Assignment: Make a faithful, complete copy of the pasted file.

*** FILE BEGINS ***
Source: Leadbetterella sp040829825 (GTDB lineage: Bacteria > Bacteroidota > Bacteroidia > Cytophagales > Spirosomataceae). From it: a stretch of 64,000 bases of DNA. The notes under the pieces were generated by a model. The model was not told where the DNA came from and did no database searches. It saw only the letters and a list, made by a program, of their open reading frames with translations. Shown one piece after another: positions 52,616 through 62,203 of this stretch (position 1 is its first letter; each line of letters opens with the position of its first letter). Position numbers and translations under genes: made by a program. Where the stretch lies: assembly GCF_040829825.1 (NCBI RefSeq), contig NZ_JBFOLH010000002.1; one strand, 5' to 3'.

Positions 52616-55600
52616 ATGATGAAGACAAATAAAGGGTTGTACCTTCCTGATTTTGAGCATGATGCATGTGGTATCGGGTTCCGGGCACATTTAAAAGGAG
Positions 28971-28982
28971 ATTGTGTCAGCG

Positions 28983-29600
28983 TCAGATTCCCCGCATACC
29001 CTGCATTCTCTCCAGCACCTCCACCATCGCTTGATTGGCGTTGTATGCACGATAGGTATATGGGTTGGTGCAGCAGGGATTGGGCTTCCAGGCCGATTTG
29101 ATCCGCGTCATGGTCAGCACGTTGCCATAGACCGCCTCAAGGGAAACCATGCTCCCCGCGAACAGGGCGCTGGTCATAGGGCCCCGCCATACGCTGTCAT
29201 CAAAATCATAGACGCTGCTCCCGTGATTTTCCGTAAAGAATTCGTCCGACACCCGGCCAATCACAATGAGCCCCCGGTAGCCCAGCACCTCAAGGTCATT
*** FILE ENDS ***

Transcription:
Source: Leadbetterella sp040829825 (GTDB lineage: Bacteria > Bacteroidota > Bacteroidia > Cytophagales > Spirosomataceae). From it: a stretch of 64,000 bases of DNA. The notes under the pieces were generated by a model. The model was not told where the DNA came from and did no database searches. It saw only the letters and a list, made by a program, of their open reading frames with translations. Shown one piece after another: positions 52,616 through 62,203 of this stretch (position 1 is its first letter; each line of letters opens with the position of its first letter). Position numbers and translations under genes: made by a program. Where the stretch lies: assembly GCF_040829825.1 (NCBI RefSeq), contig NZ_JBFOLH010000002.1; one strand, 5' to 3'.

Positions 52616-55600
52616 ATGATGAAGACAAATAAAGGGTTGTACCTTCCTGATTTTGAGCATGATGCATGTGGTATCGGGTTCCGGGCACATTTAAAAGGAG
Positions 28971-28982
28971 ATTGTGTCAGCG

Positions 28983-29600
28983 TCAGATTCCCCGCATACC
29001 CTGCATTCTCTCCAGCACCTCCACCATCGCTTGATTGGCGTTGTATGCACGATAGGTATATGGGTTGGTGCAGCAGGGATTGGGCTTCCAGGCCGATTTG
29101 ATCCGCGTCATGGTCAGCACGTTGCCATAGACCGCCTCAAGGGAAACCATGCTCCCCGCGAACAGGGCGCTGGTCATAGGGCCCCGCCATACGCTGTCAT
29201 CAAAATCATAGACGCTGCTCCCGTGATTTTCCGTAAAGAATTCGTCCGACACCCGGCCAATCACAATGAGCCCCCGGTAGCCCAGCACCTCAAGGTCATT